June 2, 2004

by Reb Yudel
Debating Shalom Carmy

Over on the Hirhurim website, a discussion is underway about a new paper by an old teacher of mine:
R. Shalom Carmy was contacted by a former student who confessed that he lost his belief long ago and has become a confirmed Orthoprax Jew. Can Rabbi Carmy help him recover his faith?
Alas, the comments section on Hirhurim is to short to contain my reply. Herewith, therefore, my comments:
One serious problem lies in the of R' Carmy's paper (confession: I have only skimmed it), which assumes that the culture of Modern Orthodoxy (aka Teaneck) is taken for granted. The question is what should the former student believe in the privacy of his own soul.

He is not questioning his commitment to paying synagogue dues to support a rabbi who may well be morally problematic, or raising his children in schools where eisav soneh et ya'akov trumps tzelem elokim.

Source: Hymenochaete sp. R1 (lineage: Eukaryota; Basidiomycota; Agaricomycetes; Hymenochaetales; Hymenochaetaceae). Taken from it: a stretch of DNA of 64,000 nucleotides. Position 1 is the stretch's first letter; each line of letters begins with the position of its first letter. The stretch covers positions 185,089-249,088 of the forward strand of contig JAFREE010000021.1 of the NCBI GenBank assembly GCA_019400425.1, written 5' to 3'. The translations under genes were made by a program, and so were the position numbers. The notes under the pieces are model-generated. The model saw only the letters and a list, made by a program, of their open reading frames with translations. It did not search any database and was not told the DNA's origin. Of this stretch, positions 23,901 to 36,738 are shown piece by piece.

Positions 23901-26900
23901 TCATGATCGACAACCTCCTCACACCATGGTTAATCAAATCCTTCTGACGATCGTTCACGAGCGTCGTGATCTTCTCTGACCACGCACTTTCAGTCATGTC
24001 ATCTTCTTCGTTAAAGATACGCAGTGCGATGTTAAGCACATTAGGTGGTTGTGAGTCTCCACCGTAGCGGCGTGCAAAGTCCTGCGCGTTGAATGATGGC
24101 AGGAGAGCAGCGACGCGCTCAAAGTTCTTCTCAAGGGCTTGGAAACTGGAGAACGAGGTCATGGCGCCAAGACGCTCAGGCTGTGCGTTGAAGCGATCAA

He is not even considering other varieties of Orthodoxy, let alone other modes of Jewish or religious experience; Carmy assumes that his teachers have all the answers, rather than suggesting, pace R' Brill, that the drop-out emulate the Vilna Gaon and become a vegetarian.

The conclusion to reject rationalist atheism and search for spiritual experience is a sensible one (but, for another view, make sure to check out The Raving Atheist). But that is not a defense of Orthodoxy; it is a defense of religion in an already Orthodox world.